The Arab Women Writers To Read: A Personal Choice
I feel rather lukewarm about this “Year of Reading Women,” despite an earnest belief that women’s books are (generally speaking) not taken as seriously as men’s:
Which women’s voices will this #readwomen2014 prioritize? Does it touch on any of the reasons why we gravitate toward male protagonists? Will it be, in the main, a celebration of English-language women’s voices? Of women at the center or the peripheries?
But despite my reservations, there’s a good enough chance that I’m wrong — in my lukewarmness — so if you’re keen to play along, this is a list of twelve suggestions of Arabic-writing women. Bonus points where the translator is also a woman. So here it is, one for every month of the year:
January: Hanan al-Shaykh, Story of Zahra, trans Peter Ford. You just cannot go wrong with Story of Zahra, which is also one of the five books on my “how to get started with Arabic literature” list.
February: Adania Shibli, Touch, trans. Paula Haydar. Or, if you prefer, We Are All Equally Far from Love, trans. Paul Starkey. Shibli is for those of you who are literarily-minded, who enjoy a woman’s narrative that lives outside traditional Western story-building. With its surprising poetic imagery, Touch could just as easily be classed as a collection of prose poems.
March: Samar Yazbek, Woman in the Crossfire, trans Max Weiss. Raw, honest, terrifying, hopeful portrait of the first few months of uprising in Syria by one of its leading novelists.
April: Hoda Barakat, Tiller of Waters, trans. Marilyn Booth. It’s true, Barakat is big on the male protagonist, but with an amazing empathy and sensitivity both to characters and to objects of daily life.
May: Sahar Khalifeh, Of Noble Origins, trans. Aida Bamia. Winner of the prestigious Mohamed Zafzaf prize, Khalifeh is a strong and prolific author with many novels in English translation. My suggestion is her most recent, in particular because it shows an important historic moment from a woman’s point of view.
June: Alexandra Chrietieh, Always Coca-Cola, trans. Michelle Hartman. This book is very much a piece of women’s writing, centered more on the contradictions of daily life than in rising and falling action. It’s also very funny.
July: Iman Humaydan Younes, Wild Mulberries, trans. Michelle Hartman. There’s also another book of Younes’s coming out this year, trans. Hartman, Other Lives.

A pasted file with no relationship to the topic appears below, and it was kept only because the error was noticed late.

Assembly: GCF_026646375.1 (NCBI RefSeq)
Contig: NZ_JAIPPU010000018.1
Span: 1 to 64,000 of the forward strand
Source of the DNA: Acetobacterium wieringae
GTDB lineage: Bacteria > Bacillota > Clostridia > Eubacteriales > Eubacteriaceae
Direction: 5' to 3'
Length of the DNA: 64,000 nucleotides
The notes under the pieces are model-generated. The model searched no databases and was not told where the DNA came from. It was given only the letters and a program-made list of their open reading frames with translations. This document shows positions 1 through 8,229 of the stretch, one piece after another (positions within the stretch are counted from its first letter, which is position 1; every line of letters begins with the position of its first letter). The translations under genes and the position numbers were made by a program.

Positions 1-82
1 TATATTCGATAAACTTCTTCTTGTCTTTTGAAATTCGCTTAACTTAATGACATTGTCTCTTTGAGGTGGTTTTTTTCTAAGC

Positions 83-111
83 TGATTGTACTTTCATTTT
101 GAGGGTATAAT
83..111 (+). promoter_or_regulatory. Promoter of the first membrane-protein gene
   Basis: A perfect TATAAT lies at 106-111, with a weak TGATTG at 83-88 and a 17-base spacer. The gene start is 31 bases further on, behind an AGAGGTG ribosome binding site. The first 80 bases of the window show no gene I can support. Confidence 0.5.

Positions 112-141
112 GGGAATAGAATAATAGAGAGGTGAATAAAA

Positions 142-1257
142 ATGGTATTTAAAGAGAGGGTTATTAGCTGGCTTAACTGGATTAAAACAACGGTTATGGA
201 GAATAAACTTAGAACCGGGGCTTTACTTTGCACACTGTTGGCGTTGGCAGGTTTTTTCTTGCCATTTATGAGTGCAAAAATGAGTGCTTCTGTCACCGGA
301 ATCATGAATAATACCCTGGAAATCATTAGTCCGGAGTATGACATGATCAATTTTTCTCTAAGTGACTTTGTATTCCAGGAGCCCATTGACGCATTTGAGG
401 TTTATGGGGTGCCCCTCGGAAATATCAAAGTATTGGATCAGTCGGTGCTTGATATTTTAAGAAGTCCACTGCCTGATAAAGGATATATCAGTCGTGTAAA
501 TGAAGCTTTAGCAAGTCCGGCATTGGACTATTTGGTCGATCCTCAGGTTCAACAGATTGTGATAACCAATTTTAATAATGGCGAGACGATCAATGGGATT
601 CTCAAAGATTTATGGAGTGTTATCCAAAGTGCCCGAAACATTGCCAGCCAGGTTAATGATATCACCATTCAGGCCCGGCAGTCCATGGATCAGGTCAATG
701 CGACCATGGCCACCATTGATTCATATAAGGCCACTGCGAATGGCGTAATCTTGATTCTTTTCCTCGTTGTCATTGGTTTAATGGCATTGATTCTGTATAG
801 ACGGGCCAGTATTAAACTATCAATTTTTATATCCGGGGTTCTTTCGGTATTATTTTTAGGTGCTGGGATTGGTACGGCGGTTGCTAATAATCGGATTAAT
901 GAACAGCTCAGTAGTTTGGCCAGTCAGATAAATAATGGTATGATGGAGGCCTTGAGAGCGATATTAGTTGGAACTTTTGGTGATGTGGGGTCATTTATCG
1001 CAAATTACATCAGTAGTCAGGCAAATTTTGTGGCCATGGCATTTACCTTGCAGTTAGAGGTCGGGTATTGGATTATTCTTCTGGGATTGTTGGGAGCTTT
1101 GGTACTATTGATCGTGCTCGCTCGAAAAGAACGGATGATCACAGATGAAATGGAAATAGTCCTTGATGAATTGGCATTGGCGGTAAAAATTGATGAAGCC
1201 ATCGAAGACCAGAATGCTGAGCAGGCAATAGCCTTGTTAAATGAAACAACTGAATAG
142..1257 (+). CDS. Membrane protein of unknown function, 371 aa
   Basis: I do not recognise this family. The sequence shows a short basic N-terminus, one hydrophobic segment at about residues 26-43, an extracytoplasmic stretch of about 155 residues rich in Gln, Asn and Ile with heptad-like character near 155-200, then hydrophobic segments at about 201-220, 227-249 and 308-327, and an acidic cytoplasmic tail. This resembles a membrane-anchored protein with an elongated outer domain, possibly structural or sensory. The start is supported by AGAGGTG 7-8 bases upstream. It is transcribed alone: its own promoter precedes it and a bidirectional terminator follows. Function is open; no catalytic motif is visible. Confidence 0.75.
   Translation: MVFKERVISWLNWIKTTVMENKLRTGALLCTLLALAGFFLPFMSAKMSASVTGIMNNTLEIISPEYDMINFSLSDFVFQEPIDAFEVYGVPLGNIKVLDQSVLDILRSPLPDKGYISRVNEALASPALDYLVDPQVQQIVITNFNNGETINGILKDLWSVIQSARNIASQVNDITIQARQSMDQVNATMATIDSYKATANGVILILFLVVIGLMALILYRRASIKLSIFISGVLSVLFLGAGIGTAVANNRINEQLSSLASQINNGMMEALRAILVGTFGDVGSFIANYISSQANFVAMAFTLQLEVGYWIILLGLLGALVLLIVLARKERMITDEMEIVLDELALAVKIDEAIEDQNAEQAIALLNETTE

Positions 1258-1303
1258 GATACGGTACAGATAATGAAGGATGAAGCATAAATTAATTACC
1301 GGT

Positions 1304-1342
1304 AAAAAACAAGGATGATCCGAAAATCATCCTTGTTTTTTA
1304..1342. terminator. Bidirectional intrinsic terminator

August: Radwa Ashour, Woman of Tantoura. I would like to recommend Radwa Ashour’s Farag (which is supposed to be out as Blue Lorries in May), trans. Barbara Romaine, but BQFP has been sliding on deadlines lately. But whenever it’s out, do get it. Ashour’s Spectres is also a wonderful metafictional view of women’s lives.
September: Najwa Barakat, Salaam!, trans. Luke Leafgren. This difficult and powerful novel finally brings an important Lebanese author into English.
October: Iman Mersal, These Are Not Oranges, My Love, Khaled Mattawa. I would like to recommend Mersal’s Until I Give Up the Idea of Houses, but alas it’s not yet in English. Poems from Oranges here.
November: Miral al-Tahawy, Brooklyn Heights, trans. Samah Selim. All of al-Tahawy’s books deal with women’s lives (this one in New York and Egypt), but this one is additionally translated by an award-winning (woman) translator.
December: Betool Khedairi, Absent, trans. Muhayman Jamil. I once had a torrid love affair with this book, which takes us from a vibrant and beautiful mosaic of Baghdad and moves toward the present.
More, more, more women:
Salwa Bakr on ‘Women and Arabic Literature’: “When I first started to write, people would ask me – ‘Who wrote this for you?’”
6 Arab Women Authors on Why They Write
Arab Women Writers: A partial bibliography
There’s also a much longer list of authors at http://arabwomenwriters.com/
And this is an anthology worth having.
What does the Arab Writers Union recommend? Women on “top 105 Arabic novels of the 20th century” list:
Beirut Nightmares, by Syrian author Ghada Samman, was translated by Nancy N. Roberts and published by Quartet Books in 1998. The book fell out of print, but Quartet Books re-released Beirut Nightmares this past September.
I Live, by Lebanese author Leila Baalbaki. Published in French – Je vis! Seuil 1958 and in German – Ich lebe, Lenos 1994. Not in English.
Memory in the Flesh, by the Algerian writer Ahlam Mostaghanmi, was published by AUC press in 2003 and republished this year as Bridges of Constantine, trans. Raphael Cohen.
The Story of Zahra, by the Lebanese writer Hanan al-Shaykh. I promise you can’t go wrong with this book.
Wasmiya Comes Out of the Sea, by the Kuwaiti author Laila al-Othman, was excerpted in Banipal 3. The whole book is not in English.
Granada, by the Egyptian author Radwa Ashour. Granada was translated by William Granara (sometimes Bill Granara) and published by Syracuse University Press.
Door to the Courtyard, by the Palestinian writer Sahar Khalifeh. Bab el-Saha, however, has not been translated into English. You can find it in German – Das Tor (Unionsverlag, 2004) and French – L’impasse de bab essaha (Flammarion, 1998).
The Blockade, by Bahraini author Fawzia Rasheed. Not in English.
Birds of September, by the Lebanese author Emily Nasrallah. Not in English.
Birds of The Dawn, by the Lebanese author Lily Osseiran. Not in English.
A Man from Bashmour, by the Egyptian Salwa Bakr, was published by AUC Press in a translation by Nancy Roberts.
The Open Door, by Egyptian author Latifa Al-Zayat, translated by Marilyn Booth, AUC Press.
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M. Lynx Qualey is a writer and passionate reader based in Cairo, Egypt and is the author of Arabic Literature (in English), the go-to blog for non-Arabic readers wanting a deeper understanding of Arabic literature.
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